14:25 GMT20 January 2021
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    The damning video evidence and testimony adds further questions over what the US-led coalition is really up to in Syria.

    Soldiers from the US-supported Syrian Democratic Forces (SDF) have provided the Ruptly video news agency with new video evidence showing the unimpeded retreat of Daesh (ISIS) forces from its former de facto capital of Raqqa late last month. 

    According to the soldiers, about 3,000 people left the city in trucks and buses, including jihadist militants and members of their families, some believed to have fled for the Turkish border while others escaped deeper into Syria.

    "I saw the [Daesh] fighters. They left in buses headed for Deir ez-Zor. I don't know where they went after that, whether to Abu-Kamal or to Mayadeen. There were about 3,000 people fleeing – [Daesh] fighters along with their family members. About a thousand were injured. Others seemed to be unharmed," one SDF fighter said.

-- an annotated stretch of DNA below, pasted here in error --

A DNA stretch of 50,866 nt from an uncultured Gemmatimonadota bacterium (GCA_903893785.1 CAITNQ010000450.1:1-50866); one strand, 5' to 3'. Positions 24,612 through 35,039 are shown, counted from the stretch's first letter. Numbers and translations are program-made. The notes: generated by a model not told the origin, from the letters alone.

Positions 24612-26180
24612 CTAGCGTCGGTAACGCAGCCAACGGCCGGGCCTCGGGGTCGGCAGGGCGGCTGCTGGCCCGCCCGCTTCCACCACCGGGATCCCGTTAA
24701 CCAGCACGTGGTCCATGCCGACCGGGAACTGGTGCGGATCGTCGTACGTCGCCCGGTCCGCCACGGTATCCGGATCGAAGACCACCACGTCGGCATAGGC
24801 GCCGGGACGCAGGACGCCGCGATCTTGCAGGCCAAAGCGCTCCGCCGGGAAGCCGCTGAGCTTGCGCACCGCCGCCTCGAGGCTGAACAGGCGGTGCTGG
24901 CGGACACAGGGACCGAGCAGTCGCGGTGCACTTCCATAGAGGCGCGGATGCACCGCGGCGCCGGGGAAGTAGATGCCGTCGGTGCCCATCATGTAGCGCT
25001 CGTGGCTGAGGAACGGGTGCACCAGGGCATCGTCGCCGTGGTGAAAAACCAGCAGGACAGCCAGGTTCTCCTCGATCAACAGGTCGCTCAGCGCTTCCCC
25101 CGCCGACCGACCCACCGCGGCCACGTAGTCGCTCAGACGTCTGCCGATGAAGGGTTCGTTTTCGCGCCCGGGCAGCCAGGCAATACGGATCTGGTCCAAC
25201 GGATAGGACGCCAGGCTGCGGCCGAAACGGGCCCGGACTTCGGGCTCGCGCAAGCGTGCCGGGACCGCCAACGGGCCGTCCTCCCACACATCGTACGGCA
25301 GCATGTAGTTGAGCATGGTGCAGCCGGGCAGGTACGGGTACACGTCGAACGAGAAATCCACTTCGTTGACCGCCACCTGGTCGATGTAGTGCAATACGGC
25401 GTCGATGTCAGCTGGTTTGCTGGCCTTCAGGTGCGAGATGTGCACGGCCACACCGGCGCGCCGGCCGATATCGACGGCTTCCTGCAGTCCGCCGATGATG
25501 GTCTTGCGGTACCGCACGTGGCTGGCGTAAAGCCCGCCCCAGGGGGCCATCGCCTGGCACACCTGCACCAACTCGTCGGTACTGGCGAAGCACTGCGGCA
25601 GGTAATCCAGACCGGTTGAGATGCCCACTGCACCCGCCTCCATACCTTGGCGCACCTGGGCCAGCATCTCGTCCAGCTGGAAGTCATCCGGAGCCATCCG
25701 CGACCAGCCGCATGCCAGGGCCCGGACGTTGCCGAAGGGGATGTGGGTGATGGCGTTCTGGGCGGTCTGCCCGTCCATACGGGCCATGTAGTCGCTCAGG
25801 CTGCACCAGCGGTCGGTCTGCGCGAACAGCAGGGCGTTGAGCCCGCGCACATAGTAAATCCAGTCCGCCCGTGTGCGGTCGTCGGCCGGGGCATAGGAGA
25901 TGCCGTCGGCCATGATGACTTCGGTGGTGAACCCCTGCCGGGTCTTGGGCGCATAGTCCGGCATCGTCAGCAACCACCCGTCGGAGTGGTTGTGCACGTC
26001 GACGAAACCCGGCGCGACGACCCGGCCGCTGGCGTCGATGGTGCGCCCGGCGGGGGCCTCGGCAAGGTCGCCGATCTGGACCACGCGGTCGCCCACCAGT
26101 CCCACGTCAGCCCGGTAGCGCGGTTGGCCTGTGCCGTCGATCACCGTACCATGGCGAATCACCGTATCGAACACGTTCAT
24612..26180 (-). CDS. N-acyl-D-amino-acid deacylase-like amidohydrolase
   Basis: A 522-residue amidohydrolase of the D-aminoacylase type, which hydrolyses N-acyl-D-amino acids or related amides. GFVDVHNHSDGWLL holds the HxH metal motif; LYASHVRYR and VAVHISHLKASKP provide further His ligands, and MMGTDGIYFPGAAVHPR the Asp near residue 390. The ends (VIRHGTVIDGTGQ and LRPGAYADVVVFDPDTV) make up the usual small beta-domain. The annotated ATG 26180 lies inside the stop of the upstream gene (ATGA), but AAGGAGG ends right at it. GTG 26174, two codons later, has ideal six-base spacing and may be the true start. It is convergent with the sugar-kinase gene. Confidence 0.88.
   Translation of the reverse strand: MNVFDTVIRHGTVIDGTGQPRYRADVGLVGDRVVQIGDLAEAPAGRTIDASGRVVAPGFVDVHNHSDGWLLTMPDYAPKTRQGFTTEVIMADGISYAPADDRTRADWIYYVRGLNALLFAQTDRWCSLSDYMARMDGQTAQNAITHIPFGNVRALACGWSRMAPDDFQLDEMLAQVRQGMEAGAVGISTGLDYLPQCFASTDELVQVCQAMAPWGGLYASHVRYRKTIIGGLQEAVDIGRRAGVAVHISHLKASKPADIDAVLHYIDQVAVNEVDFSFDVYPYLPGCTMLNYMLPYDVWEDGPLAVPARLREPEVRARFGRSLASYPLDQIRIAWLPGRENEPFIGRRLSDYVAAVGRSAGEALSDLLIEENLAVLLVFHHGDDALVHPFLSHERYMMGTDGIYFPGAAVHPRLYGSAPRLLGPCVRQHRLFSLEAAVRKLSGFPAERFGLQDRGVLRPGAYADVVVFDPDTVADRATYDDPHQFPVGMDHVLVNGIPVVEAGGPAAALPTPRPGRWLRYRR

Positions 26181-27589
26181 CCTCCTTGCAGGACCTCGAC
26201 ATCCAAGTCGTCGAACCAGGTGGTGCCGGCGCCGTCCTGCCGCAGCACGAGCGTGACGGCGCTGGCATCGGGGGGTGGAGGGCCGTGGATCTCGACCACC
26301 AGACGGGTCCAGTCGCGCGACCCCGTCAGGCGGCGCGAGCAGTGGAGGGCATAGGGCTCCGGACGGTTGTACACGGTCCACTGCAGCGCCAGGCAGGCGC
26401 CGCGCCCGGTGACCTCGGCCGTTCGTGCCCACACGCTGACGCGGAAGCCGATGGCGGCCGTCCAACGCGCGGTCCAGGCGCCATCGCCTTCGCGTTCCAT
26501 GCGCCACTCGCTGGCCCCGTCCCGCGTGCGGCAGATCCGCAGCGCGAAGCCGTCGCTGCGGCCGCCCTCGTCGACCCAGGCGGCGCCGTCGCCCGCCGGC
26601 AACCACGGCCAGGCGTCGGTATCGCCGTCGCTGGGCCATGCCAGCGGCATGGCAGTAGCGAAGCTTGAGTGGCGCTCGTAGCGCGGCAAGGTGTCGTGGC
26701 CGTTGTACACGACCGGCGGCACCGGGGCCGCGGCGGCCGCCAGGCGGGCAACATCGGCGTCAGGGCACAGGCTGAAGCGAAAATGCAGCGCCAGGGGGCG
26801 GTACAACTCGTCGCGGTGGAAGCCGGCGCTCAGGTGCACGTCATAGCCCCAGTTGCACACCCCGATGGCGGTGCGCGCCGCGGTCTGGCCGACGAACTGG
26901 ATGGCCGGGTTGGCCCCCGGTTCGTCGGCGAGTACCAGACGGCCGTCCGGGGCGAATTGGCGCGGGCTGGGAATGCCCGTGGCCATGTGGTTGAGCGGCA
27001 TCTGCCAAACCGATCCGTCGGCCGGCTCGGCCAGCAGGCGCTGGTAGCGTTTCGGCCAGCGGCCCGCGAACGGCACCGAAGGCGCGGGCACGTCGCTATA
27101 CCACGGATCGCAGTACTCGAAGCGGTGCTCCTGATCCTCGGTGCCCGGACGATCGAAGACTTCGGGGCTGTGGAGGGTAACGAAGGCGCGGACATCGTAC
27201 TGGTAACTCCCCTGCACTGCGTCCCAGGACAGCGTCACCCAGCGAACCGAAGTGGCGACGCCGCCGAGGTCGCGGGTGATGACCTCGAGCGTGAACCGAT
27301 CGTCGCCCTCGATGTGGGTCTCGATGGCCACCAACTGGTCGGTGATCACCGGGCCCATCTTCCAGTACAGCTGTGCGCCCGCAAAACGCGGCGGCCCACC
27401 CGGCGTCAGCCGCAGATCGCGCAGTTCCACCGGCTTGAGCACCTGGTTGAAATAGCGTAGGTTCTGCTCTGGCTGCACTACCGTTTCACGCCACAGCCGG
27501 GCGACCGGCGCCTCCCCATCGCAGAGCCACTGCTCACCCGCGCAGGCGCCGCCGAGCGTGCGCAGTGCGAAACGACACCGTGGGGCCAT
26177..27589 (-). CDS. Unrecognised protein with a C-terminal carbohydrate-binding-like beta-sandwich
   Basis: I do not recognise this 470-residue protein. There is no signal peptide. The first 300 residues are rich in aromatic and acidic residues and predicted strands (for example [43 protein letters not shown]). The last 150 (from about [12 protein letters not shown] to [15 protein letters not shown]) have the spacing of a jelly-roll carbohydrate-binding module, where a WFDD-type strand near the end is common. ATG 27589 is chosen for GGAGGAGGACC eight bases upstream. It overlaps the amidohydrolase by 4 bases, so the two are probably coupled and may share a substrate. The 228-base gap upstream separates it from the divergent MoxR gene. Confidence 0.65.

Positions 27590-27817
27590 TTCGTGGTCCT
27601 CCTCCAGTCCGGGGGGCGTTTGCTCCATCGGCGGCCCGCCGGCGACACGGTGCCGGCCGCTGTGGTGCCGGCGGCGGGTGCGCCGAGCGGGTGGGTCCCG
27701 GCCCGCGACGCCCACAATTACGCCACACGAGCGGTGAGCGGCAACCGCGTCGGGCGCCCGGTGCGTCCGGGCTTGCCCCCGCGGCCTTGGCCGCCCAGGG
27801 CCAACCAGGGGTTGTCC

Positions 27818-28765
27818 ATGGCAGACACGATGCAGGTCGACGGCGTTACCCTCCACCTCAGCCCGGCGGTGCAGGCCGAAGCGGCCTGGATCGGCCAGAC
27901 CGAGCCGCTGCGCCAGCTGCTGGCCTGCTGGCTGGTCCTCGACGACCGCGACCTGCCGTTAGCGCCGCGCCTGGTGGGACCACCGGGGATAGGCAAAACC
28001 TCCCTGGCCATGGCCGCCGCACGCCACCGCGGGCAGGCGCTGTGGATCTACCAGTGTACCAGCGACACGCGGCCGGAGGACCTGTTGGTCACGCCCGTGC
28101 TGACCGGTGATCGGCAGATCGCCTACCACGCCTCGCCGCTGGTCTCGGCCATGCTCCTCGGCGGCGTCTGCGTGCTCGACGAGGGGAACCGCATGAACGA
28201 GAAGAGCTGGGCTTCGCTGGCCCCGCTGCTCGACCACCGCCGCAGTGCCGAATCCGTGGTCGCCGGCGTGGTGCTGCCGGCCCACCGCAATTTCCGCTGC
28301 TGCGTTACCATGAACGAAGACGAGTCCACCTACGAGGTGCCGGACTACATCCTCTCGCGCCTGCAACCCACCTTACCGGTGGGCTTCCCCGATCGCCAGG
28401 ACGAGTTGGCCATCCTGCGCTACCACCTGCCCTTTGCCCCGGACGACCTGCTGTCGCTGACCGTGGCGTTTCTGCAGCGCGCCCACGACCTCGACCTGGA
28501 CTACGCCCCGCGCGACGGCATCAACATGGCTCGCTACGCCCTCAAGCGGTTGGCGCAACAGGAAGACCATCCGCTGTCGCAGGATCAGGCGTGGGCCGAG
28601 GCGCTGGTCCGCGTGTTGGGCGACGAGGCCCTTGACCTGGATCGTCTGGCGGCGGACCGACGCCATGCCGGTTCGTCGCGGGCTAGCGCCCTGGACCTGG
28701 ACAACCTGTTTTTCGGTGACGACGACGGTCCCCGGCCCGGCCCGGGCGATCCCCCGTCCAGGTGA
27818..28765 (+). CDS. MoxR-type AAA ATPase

"I was working at the grain store house when we saw the [Daesh] militants leave," another fighter, the one who captured the video footage on his mobile phone, said. "There were lots of them but we were not afraid," he added.

    Last month, after several media outlets released a document allegedly including provisions for a month-long truce between Daesh and the SDF, a former SDF spokesman told Turkey's Anadolu news agency that the US and its allies allowed the terrorists to leave Raqqa to shore up the defense of Daesh positions in Deir ez-Zor province against the Syrian Army. US Army Colonel Ryan Dillon later admitted to the existence of the truce, but insisted that it was "never a 'secret'" and that "this was a local solution to a local issue."

    The footage comes amid a fresh report this week from Syrian media that US military helicopters have been transporting Daesh field commanders from Deir ez-Zor to Syria's Al-Hasakah province. The US military's CJTF-Operation Inherent Resolve Public Affairs Office told Sputnik that the allegations were "a laughably bad attempt at misinformation."

    In recent months, Moscow and Damascus have repeatedly accused Washington of providing various forms of support for Daesh and other terrorist groups operating in Syria. In mid-December, the Russian ministry of Defense accused the US-led coalition of using a camp in al-Hasakah province to train militants being reorganized into a so-called "New Syrian Army."


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